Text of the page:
ROAR! Now I’ve got your attention, can I interest you in a book of poems about dinosaurs?
Though they went extinct 65 million years ago, dinosaurs are still everywhere. They’re on TV in The Land Before Time, in classrooms and museum collections, but it might still be hard to believe that dinosaurs walked here once. The poets in this anthology bring dinosaurs out of their display cases and into your home, and ask them politely to be careful with the carpet.
This book is approximately for children aged 8+.
Jim Dixon has accidentally fallen into a job at one of Britain’s new red brick universities. A moderately successful future in the History Department beckons. As long as Jim can survive a madrigal-singin weekend at Professor Welch’s, deliver a lecture on ‘Merrie England’ and resist Christine, the hopelessly desirable girlfriend of Welch’s awful son Bertrand.
By Dai Sijie
A rapturous and uproarious collision of East and West, a novel about the dream of love and the love of dreams. Fresh from eleven years in Paris studying Freud, bookish Mr. Muo returns to China to spread the gospel psychoanalysis. His secret purpose is to free his college sweetheart from prison. To do so he has to get on the food side of the bloodthirsty Judge Di, and to accomplish that he must provide the judge with a virgin maiden.
This may prove difficult in a China that has embraced Western sexual mores along with capitalism — since Muo, while indisputably a romantic, is no ladies’ man. Tender, laugh-out-loud funny, and unexpectedly wise. Mr. Muo’s Travelling Couch introduces a hero as endearingly inept as Inspector Clouseau and as valiant as Don Quixote.
This book is a compilation of two Salinger’s novella which was originally published in The New Yorker in 1955 and 1959. It’s two parts that follows the Glass family narratives. Raise High is narrated by Buddy Glass, the second of the Glass brothers, describing Buddy’s visit on Army leave (during World War II, in 1942) to attend the wedding of his brother Seymour to Muriel and tells of the aftermath when Seymour fails to show.
While Seymour: An Introduction is Buddy’s attempt to introduce the reader to his brother Seymour, who had committed suicide in 1948. The story is told in a stream of consciousness narrative as Buddy reminisces in his secluded home. Like others concerning the Glass family, touches upon Zen Buddhism, haiku, and the Hindu philosophy of Vedanta.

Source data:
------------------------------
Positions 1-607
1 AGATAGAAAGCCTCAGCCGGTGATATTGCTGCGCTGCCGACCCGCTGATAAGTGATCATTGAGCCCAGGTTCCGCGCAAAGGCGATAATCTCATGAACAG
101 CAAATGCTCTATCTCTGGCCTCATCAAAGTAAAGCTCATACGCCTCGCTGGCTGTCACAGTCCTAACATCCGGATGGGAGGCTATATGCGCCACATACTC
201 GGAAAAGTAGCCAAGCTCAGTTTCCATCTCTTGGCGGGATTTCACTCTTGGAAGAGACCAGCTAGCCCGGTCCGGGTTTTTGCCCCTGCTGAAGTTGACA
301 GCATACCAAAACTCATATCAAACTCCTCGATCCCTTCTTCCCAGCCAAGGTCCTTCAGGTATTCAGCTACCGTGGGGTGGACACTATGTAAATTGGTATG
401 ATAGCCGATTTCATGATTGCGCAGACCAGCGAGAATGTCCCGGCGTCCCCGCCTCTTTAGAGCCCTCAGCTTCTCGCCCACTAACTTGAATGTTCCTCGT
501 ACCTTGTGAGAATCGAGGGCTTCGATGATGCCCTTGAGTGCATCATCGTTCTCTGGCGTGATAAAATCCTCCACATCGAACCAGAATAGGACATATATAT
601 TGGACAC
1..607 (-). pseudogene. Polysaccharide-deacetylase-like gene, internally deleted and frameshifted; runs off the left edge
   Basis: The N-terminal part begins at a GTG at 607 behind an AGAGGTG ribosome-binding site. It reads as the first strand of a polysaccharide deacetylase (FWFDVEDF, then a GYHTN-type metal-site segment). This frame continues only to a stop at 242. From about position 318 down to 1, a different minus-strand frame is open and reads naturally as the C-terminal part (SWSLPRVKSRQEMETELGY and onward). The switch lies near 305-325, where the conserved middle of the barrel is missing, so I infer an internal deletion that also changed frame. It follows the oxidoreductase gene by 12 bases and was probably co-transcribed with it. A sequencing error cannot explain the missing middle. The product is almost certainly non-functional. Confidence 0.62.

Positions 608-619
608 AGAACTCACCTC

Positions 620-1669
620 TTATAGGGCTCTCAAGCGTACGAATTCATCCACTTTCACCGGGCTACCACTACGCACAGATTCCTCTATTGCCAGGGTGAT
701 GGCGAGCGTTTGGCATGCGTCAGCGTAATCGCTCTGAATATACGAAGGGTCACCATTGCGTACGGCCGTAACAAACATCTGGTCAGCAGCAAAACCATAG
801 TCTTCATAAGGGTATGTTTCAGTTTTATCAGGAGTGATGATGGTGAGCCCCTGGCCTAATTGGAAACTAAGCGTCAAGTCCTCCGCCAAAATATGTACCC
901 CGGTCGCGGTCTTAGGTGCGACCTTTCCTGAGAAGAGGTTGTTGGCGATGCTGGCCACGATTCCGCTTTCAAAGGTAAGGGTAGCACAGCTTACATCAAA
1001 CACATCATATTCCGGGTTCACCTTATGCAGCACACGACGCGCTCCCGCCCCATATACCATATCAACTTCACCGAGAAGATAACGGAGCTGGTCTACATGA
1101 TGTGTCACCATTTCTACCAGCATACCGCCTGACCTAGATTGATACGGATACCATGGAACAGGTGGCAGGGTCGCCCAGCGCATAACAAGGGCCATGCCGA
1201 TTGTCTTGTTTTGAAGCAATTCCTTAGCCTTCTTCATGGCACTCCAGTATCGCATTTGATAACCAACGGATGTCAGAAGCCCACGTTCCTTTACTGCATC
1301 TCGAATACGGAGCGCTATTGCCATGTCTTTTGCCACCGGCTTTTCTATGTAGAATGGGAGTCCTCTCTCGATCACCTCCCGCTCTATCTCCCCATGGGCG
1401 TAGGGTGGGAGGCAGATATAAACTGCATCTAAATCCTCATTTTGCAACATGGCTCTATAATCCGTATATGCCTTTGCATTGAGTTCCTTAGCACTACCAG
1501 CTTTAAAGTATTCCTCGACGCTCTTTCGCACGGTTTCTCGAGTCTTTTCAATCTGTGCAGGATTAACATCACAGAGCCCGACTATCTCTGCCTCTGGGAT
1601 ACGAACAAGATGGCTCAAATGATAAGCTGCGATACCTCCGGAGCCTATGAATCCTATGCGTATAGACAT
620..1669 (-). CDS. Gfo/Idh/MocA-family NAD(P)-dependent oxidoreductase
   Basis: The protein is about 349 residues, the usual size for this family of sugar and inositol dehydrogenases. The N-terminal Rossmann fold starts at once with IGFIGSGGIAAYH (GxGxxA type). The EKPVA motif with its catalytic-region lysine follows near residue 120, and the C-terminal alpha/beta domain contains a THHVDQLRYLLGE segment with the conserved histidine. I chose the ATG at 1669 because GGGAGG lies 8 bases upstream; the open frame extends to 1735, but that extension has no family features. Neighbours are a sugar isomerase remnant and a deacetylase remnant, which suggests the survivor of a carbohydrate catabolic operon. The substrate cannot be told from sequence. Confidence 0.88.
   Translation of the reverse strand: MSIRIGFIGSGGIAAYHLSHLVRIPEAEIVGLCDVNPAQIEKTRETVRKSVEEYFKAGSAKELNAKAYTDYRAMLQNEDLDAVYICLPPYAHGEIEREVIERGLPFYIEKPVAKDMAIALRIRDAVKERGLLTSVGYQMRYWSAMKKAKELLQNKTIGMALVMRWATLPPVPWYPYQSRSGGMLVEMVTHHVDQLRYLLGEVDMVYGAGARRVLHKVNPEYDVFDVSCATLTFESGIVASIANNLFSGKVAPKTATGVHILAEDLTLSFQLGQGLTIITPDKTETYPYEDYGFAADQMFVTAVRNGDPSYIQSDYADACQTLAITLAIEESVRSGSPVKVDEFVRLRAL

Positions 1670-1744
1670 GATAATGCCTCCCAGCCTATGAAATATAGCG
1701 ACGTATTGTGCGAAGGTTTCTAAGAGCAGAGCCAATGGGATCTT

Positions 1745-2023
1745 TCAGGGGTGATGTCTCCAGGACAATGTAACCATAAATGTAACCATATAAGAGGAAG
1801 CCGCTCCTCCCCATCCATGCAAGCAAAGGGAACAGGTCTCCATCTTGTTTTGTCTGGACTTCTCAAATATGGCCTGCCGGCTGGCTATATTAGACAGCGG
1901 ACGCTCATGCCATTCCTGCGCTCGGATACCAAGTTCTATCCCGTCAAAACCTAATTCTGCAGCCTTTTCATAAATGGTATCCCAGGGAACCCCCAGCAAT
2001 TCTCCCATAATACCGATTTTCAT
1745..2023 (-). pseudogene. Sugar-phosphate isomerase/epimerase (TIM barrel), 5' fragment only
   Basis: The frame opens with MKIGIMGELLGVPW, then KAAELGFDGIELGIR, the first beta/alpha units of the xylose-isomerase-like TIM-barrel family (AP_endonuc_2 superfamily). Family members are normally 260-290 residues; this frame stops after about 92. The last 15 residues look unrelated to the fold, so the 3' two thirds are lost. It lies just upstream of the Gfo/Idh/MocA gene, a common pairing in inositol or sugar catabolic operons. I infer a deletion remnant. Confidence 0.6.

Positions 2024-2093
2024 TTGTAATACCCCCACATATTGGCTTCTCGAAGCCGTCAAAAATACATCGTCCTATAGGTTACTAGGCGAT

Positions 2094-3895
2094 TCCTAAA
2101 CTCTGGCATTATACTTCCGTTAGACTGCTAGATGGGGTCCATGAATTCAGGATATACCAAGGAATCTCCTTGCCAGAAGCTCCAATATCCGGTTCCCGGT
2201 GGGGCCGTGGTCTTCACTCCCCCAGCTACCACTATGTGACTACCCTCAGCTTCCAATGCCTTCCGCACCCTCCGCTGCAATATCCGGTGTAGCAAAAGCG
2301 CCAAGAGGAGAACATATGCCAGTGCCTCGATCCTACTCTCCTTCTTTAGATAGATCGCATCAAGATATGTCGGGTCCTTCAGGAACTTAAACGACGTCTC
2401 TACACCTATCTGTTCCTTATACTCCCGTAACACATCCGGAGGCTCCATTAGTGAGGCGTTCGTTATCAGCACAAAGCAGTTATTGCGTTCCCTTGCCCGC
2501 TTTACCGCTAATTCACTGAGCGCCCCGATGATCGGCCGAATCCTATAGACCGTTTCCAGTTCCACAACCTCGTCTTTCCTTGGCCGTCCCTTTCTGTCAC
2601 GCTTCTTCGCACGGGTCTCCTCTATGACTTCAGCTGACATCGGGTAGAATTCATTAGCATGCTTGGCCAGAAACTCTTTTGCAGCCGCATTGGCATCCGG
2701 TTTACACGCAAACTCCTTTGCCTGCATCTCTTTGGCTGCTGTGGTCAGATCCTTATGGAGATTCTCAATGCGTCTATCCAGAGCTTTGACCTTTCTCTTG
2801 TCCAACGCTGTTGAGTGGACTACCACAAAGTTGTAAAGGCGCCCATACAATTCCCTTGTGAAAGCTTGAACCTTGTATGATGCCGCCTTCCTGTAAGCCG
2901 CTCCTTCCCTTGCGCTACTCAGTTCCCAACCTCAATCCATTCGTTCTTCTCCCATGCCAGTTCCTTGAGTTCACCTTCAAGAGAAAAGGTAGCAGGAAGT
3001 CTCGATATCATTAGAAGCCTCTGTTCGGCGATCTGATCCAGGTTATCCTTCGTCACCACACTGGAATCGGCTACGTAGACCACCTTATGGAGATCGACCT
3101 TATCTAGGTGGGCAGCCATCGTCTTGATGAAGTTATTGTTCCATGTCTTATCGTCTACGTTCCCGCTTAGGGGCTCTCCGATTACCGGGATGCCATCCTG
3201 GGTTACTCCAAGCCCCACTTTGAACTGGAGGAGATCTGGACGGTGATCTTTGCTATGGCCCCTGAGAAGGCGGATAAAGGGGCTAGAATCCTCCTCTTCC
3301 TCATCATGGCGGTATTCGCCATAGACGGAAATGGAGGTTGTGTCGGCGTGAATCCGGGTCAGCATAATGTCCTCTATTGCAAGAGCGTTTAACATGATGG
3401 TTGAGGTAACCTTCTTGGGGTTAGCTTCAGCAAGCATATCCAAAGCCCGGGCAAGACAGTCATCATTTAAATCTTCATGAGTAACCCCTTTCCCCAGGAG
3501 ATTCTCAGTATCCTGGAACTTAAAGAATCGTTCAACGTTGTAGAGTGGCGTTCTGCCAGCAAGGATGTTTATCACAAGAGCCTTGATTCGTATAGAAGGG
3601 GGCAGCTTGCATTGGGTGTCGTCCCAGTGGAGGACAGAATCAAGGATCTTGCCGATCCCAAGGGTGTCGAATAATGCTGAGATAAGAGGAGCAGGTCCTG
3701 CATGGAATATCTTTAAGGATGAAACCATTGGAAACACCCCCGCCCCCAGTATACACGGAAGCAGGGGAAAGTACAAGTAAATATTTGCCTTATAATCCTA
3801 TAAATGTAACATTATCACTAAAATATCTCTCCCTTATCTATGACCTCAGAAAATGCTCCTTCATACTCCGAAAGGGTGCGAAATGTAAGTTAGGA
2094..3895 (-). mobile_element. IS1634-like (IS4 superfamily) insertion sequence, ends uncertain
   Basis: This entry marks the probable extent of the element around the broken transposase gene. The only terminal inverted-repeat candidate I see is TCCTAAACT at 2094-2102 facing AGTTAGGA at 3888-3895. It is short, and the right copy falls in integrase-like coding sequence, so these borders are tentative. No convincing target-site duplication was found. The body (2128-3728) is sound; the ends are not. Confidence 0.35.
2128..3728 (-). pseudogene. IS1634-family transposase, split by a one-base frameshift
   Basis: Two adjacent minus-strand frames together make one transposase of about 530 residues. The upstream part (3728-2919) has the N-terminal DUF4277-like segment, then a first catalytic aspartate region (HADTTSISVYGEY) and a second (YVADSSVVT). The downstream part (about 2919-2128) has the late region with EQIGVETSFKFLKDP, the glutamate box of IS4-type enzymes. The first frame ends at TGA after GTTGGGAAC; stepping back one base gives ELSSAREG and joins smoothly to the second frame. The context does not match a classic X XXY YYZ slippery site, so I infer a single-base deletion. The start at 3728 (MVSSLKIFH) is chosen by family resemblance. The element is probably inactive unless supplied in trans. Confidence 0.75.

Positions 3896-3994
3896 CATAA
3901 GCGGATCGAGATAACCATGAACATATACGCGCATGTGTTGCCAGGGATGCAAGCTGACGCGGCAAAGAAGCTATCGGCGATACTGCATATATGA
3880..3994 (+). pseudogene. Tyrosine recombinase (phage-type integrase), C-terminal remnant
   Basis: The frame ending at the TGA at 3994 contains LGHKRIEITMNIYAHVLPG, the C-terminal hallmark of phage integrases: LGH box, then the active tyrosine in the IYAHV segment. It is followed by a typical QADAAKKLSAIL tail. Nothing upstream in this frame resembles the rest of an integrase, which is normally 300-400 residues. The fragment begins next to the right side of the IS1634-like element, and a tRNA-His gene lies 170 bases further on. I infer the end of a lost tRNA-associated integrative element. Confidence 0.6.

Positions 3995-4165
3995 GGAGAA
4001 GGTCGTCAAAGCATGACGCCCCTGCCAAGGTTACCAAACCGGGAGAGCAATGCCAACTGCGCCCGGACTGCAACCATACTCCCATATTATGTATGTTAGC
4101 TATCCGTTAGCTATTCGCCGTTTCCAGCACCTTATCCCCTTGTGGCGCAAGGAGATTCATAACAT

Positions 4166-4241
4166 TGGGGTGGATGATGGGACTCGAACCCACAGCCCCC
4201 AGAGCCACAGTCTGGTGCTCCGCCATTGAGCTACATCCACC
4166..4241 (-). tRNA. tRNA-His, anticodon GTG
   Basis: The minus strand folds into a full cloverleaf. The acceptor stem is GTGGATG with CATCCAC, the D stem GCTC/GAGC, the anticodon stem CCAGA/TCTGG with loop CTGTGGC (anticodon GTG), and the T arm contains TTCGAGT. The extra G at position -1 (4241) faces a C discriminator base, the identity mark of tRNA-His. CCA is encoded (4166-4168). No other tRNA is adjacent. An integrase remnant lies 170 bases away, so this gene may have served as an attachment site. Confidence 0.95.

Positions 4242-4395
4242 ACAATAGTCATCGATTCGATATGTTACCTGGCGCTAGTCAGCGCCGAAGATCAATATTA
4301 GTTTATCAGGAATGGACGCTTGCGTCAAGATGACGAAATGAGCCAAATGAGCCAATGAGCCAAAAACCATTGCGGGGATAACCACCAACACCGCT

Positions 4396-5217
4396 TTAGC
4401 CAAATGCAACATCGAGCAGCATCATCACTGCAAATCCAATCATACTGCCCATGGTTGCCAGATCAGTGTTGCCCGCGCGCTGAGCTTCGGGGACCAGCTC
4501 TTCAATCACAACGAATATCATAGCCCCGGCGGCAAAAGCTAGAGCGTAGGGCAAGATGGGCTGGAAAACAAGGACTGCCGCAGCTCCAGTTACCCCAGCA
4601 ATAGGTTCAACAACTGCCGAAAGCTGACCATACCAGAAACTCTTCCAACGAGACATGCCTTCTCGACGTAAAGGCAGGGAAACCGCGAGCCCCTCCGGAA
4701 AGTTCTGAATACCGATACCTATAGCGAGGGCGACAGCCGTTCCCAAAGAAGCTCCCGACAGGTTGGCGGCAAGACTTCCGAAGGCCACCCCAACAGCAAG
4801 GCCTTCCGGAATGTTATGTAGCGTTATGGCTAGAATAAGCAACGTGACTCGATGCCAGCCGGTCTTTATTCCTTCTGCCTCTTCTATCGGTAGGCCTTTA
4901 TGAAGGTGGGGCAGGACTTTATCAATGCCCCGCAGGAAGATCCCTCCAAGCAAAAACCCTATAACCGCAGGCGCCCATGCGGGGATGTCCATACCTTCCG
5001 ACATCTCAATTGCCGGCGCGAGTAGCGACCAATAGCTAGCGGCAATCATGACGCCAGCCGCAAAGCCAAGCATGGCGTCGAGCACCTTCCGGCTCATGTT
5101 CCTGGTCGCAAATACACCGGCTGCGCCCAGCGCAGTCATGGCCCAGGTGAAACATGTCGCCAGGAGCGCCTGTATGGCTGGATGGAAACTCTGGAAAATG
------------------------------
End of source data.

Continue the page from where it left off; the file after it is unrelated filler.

After a century of civil strife in Rome and Italy, Virgil wrote the Aeneid to honour the emperor Augustus by praising Aeneos – Augustus’ legendary ancestor. As a patriotic epic imitating Homer, the Aeneid also set out to provide Rome with a literature equal to that of Greece. It tells of Aeneas a survivor of the sack of Troy, and of his seven-year journey: to Carthage, where he fell tragically in love with Queen Dido; then to the underworld, in the company of the Sibyl of Cumael and finally to Italy, where he founded Rome. It is a story of defeat and exile, of love and war, hailed by Tennyson as ‘the stateliest measure ever moulded by the lips of man.’
By Chad Harbach
By Markus Zuzak
It is 1939, Nazi Germany. The country is holding its breath. Death has never been busier and will become busier still.
By her brother’s graveside, Liesel Meminger finds her life changed when she picks up a single object, partially hidden in the snow. It is The Grave Digger’s Handbook, left there by accident, and it is her first act of book thievery. So begins a love affair with books and words, as Liesel, with the help of her accordion-playing foster father, learns to read. Soon she is stealing books from Nazi book-burnings, the mayour’s wife’s library, wherever there are books to be found.
But these are dangerous times. When Liesel’s foster family hides a Jewish man in their basement, Liesel’s world is both opened up and closed down.
In superbly crafted writing that burns with instensity, award-winning author Markus Zuzak has given us one of the most enduring stories of our time.
By Carl Sagan
Dr. Carl Sagan takes us on a great reading adventure, offering his vivid and startling insight into the brain of man and beast, the origin of human intelligence, the function of our most haunting legends — and their amazing links to recent discoveries. By recent, we’re referring to the year of 1977 when the book was published, and received the Pulitzer Prize.
Some science has evolved ever since, but Sagan’s great mind leading us to understand some complex scientific concepts of the era in a palatable way, made the book a great read to understand how far we’ve gone understanding the universe.
This hilarious extravaganza presumes the existence of a secret society of revolutionaries sworn to destroy the world. There are seven members of the Central Anarchist Council who, for reasons of security, call themselves by the names of the days of the week — Sunday, Monday, and so on. But events soon cast a doubt upon their real identities, for Thursday (the Man Who Was Thursday) is not the passionate young poet he appears to be, but a Scotland Yard Detective. Who and what are the others? Chesterton unravels the fantasy in his own inventive and exuberant way and then uses this nightmare of paradox and surprise to probe the mysteries of human behaviour and belief.
This book is a 1962 copy.
One gloomy Sunday afternoon, Gregoire Bouillier answers a call from a woman who left him five years before. She’s not calling to apologize but to invite him to be the “mystery guest” at a birthday party of a woman he’s never met.